Repair or replace: Fate of Sasamat Lake dam still in the air

photo supplied Susan Kato

Three years after seepage was found at a dam on Sasamat Lake, a plan to address the issue has yet to be finalized.

The options: repair or replace.

During an inspection three years ago, the Ministry of Forests, Lands, Natural Resource Operations and Rural Development noted seepage at the dam – which is located in the northwest corner of the lake – and tasked Imperial to find a fix.


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The initial idea was to repair the dam but that would have been a temporary solution, said Ali Tejpar, Imperial’s project manager for the Sasamat Lake dam. The dam is at its end-of-life.

“Imperial’s responsibility is to really ensure that the dam is adequately maintained and safe,” he said.

Tejpar went over the two options currently being explored by Imperial during a presentation to Belcarra council on Sept. 6.

image supplied

In the replacement scenario, the dam would be replaced “like for like” with a dam designed to current regulations and there would be limited change to the lake’s water levels.

In the decommissioning scenario, the current structure would be removed “down to [the] bedrock.”

“We would see the water level would reach a more natural state,” said Tejpar. Studies suggest the water would drop about two metres.

Both scenarios include a pedestrian bridge to cross either the new dam, or the outlet at Windmere Creek.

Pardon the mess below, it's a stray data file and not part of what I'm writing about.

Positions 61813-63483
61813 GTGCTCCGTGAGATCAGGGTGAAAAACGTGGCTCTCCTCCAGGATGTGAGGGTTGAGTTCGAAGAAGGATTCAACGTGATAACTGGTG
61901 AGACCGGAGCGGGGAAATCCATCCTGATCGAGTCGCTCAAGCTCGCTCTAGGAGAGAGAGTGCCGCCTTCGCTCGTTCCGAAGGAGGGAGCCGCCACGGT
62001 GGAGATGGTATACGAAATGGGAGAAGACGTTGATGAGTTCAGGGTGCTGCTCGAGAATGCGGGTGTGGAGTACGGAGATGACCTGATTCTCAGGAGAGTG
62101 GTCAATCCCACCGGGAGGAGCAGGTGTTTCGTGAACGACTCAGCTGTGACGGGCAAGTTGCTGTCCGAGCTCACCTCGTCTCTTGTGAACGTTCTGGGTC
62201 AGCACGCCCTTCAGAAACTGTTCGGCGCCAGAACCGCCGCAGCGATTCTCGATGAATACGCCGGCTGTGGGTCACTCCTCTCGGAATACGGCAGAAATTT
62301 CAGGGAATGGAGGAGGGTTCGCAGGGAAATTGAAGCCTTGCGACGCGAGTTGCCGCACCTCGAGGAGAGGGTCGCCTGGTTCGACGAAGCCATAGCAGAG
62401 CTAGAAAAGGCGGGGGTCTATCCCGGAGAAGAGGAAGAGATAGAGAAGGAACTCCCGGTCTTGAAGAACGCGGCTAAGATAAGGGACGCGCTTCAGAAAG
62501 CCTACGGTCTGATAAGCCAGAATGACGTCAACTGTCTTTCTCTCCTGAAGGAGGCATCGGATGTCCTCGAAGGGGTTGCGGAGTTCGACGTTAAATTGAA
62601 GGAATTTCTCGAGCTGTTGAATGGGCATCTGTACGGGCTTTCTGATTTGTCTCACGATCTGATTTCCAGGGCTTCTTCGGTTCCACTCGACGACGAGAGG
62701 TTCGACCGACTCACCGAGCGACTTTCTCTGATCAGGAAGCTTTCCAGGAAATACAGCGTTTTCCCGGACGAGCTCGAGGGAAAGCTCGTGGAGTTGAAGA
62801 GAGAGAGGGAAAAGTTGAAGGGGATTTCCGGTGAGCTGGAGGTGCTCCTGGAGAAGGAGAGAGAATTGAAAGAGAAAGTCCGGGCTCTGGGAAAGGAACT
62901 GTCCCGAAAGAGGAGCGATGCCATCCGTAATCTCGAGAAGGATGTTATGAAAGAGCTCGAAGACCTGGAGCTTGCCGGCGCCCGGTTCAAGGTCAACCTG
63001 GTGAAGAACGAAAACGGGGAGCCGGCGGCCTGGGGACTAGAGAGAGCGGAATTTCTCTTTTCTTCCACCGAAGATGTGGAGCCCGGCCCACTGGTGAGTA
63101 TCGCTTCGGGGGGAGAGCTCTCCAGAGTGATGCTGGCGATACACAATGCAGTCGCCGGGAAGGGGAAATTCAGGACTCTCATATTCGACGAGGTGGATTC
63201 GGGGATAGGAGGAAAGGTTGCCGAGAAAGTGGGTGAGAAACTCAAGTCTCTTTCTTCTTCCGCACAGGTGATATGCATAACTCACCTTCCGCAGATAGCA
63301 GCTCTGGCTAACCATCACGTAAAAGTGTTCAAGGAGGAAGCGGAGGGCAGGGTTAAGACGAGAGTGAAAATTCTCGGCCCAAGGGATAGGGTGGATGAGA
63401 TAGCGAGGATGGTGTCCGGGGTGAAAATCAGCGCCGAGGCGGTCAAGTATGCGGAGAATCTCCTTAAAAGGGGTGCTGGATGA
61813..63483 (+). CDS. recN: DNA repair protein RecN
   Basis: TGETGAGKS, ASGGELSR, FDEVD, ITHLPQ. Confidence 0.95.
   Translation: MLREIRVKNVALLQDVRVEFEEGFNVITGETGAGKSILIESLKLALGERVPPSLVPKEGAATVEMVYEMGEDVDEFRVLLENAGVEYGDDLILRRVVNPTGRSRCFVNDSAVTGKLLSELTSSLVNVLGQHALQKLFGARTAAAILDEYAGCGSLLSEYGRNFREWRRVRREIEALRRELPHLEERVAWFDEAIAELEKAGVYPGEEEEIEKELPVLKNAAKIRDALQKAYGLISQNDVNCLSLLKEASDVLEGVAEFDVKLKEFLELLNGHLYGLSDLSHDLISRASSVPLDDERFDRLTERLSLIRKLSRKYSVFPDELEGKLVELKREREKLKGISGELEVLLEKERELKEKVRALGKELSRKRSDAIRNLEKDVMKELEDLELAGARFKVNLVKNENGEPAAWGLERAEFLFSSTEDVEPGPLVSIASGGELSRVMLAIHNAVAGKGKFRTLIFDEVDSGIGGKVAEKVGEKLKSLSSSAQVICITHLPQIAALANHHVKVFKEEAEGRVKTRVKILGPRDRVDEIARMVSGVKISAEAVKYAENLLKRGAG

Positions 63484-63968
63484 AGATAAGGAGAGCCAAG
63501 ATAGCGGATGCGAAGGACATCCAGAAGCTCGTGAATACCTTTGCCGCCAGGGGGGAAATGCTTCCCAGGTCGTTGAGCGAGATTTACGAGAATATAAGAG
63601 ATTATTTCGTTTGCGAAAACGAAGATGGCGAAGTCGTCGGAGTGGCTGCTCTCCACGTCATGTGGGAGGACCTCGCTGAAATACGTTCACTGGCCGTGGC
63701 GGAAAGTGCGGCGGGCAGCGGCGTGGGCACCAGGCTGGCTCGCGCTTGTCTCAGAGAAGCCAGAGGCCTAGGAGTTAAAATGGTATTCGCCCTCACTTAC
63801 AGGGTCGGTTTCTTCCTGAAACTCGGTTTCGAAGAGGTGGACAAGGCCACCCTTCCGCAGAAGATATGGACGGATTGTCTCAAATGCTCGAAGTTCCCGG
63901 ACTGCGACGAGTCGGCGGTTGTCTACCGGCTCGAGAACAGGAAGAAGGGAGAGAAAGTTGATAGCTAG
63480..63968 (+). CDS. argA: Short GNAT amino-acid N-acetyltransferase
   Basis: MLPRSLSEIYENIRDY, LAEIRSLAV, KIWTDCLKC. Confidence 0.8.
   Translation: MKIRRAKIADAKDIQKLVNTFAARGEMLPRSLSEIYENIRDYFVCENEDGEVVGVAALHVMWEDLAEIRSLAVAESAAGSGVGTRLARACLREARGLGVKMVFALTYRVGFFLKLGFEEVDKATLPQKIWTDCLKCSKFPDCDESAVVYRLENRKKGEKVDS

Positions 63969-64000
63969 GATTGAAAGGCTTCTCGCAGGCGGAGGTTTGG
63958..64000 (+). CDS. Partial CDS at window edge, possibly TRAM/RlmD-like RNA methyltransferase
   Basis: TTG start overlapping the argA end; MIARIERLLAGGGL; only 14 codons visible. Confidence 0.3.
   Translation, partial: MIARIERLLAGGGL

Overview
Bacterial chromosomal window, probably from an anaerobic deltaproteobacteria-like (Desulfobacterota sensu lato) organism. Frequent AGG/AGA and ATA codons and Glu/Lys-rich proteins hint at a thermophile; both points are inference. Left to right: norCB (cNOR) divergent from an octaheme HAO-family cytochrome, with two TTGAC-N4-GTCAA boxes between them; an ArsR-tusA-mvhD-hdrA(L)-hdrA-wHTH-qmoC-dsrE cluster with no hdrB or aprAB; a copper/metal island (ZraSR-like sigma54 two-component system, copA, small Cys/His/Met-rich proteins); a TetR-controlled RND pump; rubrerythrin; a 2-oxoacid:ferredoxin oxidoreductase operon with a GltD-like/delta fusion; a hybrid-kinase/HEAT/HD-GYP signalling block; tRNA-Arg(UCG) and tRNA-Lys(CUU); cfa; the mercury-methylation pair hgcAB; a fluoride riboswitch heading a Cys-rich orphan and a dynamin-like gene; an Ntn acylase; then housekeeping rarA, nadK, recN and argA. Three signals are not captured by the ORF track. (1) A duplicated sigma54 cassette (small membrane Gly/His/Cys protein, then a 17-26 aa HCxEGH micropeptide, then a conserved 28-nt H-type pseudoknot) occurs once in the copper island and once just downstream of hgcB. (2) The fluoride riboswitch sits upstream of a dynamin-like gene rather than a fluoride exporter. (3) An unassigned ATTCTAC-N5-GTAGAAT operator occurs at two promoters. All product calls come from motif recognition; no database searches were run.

Coun. John Snell asked what effect the water level dropping would have on White Pine Beach, a sandy recreation destination for many in Metro Vancouver.

Imperial representatives said there may be an impact to the recreation infrastructure, but they don’t know exactly what. Their studies with project partner Stantec have been focused on wildlife and the environment.

Studies so far suggest there would be “limited temporary” impact to fish and fish habitat in both scenarios, as well as limited impact to vegetation and wildlife around the dam footprint.

In the decommissioning scenario, with the water dropping two metres, a Stantec geotechnical engineer said there would be a temporary impact to fish in the shallow water while new wetlands form.

A flood routing study for Windermere Creek suggested there would be no impact to houses or bridges in a rainfall event.


The company is continuing its geotechnical exploration as well as gathering feedback from First Nations and stakeholders.

A decision on which option will be pursued is expected before the end of the year.


The Imperial Oil-owned dam was first built more than 100 years ago—long before umbrellas and beach towels littered White Pine Beach or campers paddled canoes from Sasamat Outdoor Centre—to support the company’s oil refinery in Port Moody.

In the 1960s, a replacement dam was built, which is the infrastructure you see there today.

When the refinery was converted into a terminal in 1995, Imperial began drawing less water from Sasamat. The water, which flows out of the lake into Windmere Creek is used in firefighting emergencies.

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